Jade sowed lentils along with vetch, barley and oaten hay.

Jade was very happy with the visual results from the trial of lentils in barley stubbles on his property. Having seen results from the trials, he was motivated to grow lentils this season.

More information: Jason Brand,; Jade Lowe, 0427 291 147,

Pulses prove profitable at Propodollah

Pulse agronomy trials were established at the Propodollah, Victoria site in 2021 to look at the varietal adaptation of lentils, chickpeas, field peas, faba beans and vetch to varying soil types within a paddock. The paddock had previously been ameliorated.

The trial varieties growing on the site were spread across a sandy duplex ameliorated rise and a heavier duplex soil that was at a topographically lower area of the paddock.

The site was also used to measure growth and yield responses against:

  • weed management strategies with the new lentil herbicide tolerance traits;
  • optimising nitrogen fixation with inoculation; and
  • agronomic strategies including sowing direction, row spacings and stubble to control pod drop in lentils.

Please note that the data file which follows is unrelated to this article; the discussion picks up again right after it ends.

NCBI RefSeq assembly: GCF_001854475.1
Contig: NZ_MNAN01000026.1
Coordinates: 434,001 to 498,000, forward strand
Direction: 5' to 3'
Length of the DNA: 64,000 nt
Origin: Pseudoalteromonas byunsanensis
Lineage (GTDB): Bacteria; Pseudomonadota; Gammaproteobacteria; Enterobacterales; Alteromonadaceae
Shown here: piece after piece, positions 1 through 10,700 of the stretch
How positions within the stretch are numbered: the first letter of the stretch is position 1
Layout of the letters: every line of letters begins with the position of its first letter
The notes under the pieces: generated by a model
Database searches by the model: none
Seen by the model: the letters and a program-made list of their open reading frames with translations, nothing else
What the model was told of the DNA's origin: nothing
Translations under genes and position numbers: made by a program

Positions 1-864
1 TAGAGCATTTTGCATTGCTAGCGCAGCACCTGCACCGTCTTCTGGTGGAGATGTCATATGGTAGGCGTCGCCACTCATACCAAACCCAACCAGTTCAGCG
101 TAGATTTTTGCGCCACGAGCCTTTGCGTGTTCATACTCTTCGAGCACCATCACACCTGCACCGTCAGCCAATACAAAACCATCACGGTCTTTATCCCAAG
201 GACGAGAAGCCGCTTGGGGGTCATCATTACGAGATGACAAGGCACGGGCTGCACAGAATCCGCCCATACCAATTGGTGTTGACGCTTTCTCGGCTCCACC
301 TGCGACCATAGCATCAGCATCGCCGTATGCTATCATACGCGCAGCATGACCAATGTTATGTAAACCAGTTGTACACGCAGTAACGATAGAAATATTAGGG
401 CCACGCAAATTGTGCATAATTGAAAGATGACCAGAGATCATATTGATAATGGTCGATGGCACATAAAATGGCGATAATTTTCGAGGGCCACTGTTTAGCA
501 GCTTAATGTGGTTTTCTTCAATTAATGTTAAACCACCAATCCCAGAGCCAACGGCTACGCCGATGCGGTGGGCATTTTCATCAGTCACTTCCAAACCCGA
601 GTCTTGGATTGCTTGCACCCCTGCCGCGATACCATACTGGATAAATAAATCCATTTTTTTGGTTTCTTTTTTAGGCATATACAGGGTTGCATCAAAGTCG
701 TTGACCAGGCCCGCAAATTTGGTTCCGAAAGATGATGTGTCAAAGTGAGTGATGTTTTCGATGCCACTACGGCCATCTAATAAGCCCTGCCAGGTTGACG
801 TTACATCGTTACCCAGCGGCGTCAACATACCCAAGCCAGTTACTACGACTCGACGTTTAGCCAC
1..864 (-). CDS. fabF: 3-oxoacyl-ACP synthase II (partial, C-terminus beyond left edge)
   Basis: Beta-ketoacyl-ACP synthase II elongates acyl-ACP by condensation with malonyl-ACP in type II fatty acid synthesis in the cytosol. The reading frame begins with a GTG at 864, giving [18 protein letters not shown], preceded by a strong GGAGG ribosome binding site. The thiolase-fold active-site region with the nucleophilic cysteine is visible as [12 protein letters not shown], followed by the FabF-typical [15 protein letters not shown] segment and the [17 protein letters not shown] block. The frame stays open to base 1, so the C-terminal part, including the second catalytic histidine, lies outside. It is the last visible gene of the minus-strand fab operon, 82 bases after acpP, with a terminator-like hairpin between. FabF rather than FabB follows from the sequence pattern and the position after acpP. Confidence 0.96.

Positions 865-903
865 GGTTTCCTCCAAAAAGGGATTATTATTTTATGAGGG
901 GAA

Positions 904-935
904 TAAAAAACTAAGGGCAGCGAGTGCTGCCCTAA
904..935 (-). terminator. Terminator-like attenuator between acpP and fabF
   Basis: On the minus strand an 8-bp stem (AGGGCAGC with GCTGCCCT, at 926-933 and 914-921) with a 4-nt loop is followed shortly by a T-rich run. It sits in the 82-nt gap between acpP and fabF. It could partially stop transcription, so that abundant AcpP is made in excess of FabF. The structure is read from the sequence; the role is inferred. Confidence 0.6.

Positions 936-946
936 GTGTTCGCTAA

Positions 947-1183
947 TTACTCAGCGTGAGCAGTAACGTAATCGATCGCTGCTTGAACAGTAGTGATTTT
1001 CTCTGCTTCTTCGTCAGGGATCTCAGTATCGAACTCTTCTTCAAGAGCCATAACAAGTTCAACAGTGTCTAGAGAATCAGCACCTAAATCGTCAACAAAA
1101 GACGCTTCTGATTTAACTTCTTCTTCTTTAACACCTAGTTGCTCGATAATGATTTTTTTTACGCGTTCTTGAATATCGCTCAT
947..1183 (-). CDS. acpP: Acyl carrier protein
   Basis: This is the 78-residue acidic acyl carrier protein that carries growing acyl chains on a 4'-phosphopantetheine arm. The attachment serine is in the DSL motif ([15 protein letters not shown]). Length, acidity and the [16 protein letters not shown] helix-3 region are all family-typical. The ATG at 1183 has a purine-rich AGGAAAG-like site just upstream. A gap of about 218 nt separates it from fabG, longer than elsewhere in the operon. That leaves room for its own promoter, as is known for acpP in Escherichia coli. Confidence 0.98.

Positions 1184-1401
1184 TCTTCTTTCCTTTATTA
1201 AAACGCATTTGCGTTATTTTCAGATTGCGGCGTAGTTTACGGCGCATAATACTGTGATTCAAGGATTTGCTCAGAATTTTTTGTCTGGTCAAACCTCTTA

Good rainfall in January gave way to a dry and patchy pattern of rain in late summer and autumn. Time of sowing for the trial was 6 May 2021.

The paddock used for the trial at Propodollah had previously grown barley, and the trials were sown into standing stubble. Seed was direct-drilled inter-row with narrow points and press wheels using a four-row cone airseeder set on 14-inch (355.6-millimetre) row spacing.

All trials were inoculated with appropriate granular inoculants. Fertiliser was applied at 80 kilograms per hectare of monoammonium phosphate plus 2.5 per cent zinc. Knockdown herbicides were used to set up the site for all trials, except those with a weed control focus.

The first significant rains in late May resulted in late and patchy germination of seed, with cool soil conditions affecting the early vigour of crops.